• Nina Elliott

Boosting Your Immune System

I am not a doctor or nurse. I am a massage therapist, yoga instructor, energy healer. What I have learned through the years of studying holistic medicine and wellness is there there are lots of ways that I can improve my immune system so that I don't need the traditional health care system as much.


Here are some of the tools I have used to help boost my immune system:


I love Essential Oils. Essential oils are the essence of the plant--done right, it provides the healing elements of the plant in a concentrated form. Essential oils can be used in a variety of ways most commonly diffused in the air, put in a hot bath, or some oils can be used on the skin. Do some research on how to best use the oil of your choice!


Some great essential oils that are either anti-viral or immune boosting are:

Melissa

  • Citrus (grapefruit, orange, tangerine, mandarin, lemon)

  • REVIVE Immune Boost/Young Living Thieves//DoTerra OnGuard

  • Clove

  • Oregano

  • Lavender

  • Bergamot oil

  • Eucalyptus oil

Those that you recognize as foods, please add those to your diet to help boost your systems as well!




Next I'd like to talk about Breathing! So important to feed our bodies the oxygen and nutrients from the air that it so desperately needs to be healthy. Oxygen is one of the fuels for the brain (the other is glucose) which controls the immune system as well as all other systems.


To start with, ensure that your ribs and spinal column move freely in order to allow full breaths to be taken.


To accomplish this, let's try Thoracic Vertebrae Gliding: moving the thoracic vertebrae forward and backward—from belly button to base of neck. Here we are creating movement in the part of the spine that is most involved in breathing.



  1. Breathe in, slide the thoracic vertebrae forward (from belly button to collar bone) NOTE: Don't extend the neck (point your nose to the ceiling) and don't stick your butt out creating a crunch in your lower back--we are only focused from the collar bone to the belly button

  2. Breathe out, slide the thoracic vertebrae backward (from belly button to collar bone) NOTE: You can let your chin sink towards your chest if it make is easier.


Next, I want to make sure you are taking complete breaths. Three-Part Breath — Dirga (or Deerga) Swasam Pranayama (DEER-gah swha-SAHM prah-nah-YAH-mah) — is often the first breathing technique I teach to new yoga practitioners. During Three-Part Breath, you first completely fill your lungs with air, as though you are breathing into your belly, ribcage, and upper chest. Then you exhale completely, reversing the flow.


Benefits of Dirga Pranayama

Practicing Dirga Pranayama teaches you to breathe fully and completely. Ineffective breathing is a common problem in today’s modern world, compounded by poor posture and long periods of sitting or driving. When you breathe shallowly (called “chest breathing”), the air only enters your upper chest and very little enters your lower chest. This causes a lack of oxygen to your blood vessels, which can create strain on your heart and lungs. The mind and body also interpret this as fear based breathing and puts you into fight or flight mode releasing stress hormones. Often this leads to feelings of stress, anxiety, fear, paranoia, etc. as well as tightening the muscles in the upper back and neck causing pain.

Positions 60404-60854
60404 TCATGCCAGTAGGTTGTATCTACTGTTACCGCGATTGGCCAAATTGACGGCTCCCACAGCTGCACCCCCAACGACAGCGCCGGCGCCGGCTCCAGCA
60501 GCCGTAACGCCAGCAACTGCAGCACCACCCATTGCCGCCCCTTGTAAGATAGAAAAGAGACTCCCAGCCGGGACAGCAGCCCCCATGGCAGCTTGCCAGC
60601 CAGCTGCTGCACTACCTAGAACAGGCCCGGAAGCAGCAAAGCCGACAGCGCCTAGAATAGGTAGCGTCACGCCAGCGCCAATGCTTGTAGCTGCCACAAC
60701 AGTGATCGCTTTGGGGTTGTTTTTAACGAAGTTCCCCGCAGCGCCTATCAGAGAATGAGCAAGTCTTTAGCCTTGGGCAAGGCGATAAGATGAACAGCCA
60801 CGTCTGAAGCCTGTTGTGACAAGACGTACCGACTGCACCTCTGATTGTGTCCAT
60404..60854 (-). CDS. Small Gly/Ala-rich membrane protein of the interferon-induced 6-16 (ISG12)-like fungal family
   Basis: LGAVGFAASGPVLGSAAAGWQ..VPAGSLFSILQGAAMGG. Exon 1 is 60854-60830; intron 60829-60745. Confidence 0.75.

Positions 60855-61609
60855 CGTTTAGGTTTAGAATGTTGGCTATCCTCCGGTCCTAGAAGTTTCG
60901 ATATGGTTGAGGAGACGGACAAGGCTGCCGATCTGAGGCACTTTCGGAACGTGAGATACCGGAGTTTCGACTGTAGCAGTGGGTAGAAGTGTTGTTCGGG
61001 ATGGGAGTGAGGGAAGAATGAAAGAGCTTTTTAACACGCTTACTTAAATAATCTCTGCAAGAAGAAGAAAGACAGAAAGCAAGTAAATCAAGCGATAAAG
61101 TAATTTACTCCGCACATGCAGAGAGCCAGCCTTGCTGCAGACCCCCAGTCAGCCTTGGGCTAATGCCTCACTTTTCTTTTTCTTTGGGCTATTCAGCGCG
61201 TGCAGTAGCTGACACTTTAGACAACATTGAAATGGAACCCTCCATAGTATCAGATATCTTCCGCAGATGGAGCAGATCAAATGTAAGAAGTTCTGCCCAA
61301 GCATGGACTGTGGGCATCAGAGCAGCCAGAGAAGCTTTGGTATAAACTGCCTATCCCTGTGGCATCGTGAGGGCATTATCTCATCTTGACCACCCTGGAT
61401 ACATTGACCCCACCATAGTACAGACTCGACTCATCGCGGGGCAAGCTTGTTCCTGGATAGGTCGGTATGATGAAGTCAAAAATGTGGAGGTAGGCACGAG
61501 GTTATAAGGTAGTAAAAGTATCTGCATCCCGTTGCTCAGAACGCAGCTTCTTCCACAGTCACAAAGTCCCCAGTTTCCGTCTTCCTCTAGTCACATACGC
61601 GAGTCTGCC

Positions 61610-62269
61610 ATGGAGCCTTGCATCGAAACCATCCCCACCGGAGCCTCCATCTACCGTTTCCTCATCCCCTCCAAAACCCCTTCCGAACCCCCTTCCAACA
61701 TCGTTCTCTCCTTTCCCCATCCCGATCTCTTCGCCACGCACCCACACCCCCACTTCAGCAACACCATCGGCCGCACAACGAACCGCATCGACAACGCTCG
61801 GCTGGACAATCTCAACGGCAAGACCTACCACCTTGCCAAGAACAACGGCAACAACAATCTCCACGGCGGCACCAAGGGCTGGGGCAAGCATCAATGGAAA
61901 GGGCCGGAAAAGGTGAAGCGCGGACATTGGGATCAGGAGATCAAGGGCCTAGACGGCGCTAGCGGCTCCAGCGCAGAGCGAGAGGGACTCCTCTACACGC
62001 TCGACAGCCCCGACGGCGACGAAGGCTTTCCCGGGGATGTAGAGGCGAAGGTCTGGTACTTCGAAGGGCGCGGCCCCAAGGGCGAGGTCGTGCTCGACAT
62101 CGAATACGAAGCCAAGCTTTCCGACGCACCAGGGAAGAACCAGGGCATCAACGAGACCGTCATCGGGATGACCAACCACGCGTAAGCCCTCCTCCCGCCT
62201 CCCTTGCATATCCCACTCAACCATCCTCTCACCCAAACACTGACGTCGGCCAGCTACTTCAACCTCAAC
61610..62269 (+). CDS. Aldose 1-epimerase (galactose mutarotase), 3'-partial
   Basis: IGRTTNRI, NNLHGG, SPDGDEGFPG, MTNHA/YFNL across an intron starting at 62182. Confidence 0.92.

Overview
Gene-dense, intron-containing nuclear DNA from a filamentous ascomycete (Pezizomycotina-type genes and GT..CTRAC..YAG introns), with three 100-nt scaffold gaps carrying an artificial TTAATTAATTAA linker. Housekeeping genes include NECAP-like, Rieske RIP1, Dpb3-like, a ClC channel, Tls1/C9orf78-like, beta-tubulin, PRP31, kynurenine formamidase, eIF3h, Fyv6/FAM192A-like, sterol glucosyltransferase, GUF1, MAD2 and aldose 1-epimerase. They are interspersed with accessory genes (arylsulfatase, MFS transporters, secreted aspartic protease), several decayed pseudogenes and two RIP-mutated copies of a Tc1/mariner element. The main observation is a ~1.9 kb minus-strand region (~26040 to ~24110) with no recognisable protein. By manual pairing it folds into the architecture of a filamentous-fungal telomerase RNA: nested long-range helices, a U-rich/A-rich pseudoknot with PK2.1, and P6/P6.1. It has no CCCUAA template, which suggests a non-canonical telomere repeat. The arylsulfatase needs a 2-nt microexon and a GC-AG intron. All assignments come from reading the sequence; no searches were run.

Learning to breathe deeply will increase your oxygen supply, which, in turn, will help to decrease stress and anxiety levels. Additionally, focusing on your body during Three-Part Breath brings awareness to the present moment and calms your mind.

According to studies, you can inhale and exhale up to seven times as much air (and oxygen and prana) during a three-part breath than in a shallow, chest-based breath.


  • Focus on sleep & good rest… visit my Yoga Nidra class this Friday on-line or in-person: visit my Events on Facebook for details

  • Meditation – Join my Meditation group for inspiration and instruction

  • Reduce Stress: Turn Off the News – I recommend checking on developments in your country once/day. Constantly focusing on new information is addictive but promotes excess levels of concern and fear. Find a source you trust that won’t sensationalize it: CDC, WHO, etc. to check

  • Keep things in perspective! As of this morning:

117,175

Currently Infected Patients

110,738 (95%)

in Mild Condition

6,437 (5%)

Serious or Critical

91,174

Cases which had an outcome:

82,902 (91%)

Recovered / Discharged

8,272 (9%)

Deaths

https://www.worldometers.info/coronavirus/

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